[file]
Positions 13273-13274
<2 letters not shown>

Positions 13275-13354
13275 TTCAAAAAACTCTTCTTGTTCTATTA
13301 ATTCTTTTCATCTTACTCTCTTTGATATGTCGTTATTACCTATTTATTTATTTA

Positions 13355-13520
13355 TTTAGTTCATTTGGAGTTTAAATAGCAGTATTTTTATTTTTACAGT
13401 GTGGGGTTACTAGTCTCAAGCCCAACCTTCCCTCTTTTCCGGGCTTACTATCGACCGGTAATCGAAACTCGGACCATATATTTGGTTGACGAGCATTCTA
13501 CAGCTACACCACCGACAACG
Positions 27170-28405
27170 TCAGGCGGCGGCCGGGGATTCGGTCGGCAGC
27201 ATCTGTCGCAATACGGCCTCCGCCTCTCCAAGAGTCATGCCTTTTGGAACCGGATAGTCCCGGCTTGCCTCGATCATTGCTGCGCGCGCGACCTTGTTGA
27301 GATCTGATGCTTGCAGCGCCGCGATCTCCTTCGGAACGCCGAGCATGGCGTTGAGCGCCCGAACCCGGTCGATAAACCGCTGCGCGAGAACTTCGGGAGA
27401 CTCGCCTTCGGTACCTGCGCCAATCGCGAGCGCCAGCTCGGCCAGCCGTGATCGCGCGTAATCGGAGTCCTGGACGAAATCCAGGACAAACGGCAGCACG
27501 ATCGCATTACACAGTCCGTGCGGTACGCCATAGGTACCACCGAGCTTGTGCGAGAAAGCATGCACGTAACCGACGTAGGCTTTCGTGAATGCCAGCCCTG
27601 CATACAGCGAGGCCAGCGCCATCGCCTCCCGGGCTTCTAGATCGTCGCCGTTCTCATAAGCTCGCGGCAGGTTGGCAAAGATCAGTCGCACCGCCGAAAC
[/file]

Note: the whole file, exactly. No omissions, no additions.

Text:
Positions 13273-13274
<2 letters not shown>

Positions 13275-13354
13275 TTCAAAAAACTCTTCTTGTTCTATTA
13301 ATTCTTTTCATCTTACTCTCTTTGATATGTCGTTATTACCTATTTATTTATTTA

Positions 13355-13520
13355 TTTAGTTCATTTGGAGTTTAAATAGCAGTATTTTTATTTTTACAGT
13401 GTGGGGTTACTAGTCTCAAGCCCAACCTTCCCTCTTTTCCGGGCTTACTATCGACCGGTAATCGAAACTCGGACCATATATTTGGTTGACGAGCATTCTA
13501 CAGCTACACCACCGACAACG
Positions 27170-28405
27170 TCAGGCGGCGGCCGGGGATTCGGTCGGCAGC
27201 ATCTGTCGCAATACGGCCTCCGCCTCTCCAAGAGTCATGCCTTTTGGAACCGGATAGTCCCGGCTTGCCTCGATCATTGCTGCGCGCGCGACCTTGTTGA
27301 GATCTGATGCTTGCAGCGCCGCGATCTCCTTCGGAACGCCGAGCATGGCGTTGAGCGCCCGAACCCGGTCGATAAACCGCTGCGCGAGAACTTCGGGAGA
27401 CTCGCCTTCGGTACCTGCGCCAATCGCGAGCGCCAGCTCGGCCAGCCGTGATCGCGCGTAATCGGAGTCCTGGACGAAATCCAGGACAAACGGCAGCACG
27501 ATCGCATTACACAGTCCGTGCGGTACGCCATAGGTACCACCGAGCTTGTGCGAGAAAGCATGCACGTAACCGACGTAGGCTTTCGTGAATGCCAGCCCTG
27601 CATACAGCGAGGCCAGCGCCATCGCCTCCCGGGCTTCTAGATCGTCGCCGTTCTCATAAGCTCGCGGCAGGTTGGCAAAGATCAGTCGCACCGCCGAAAC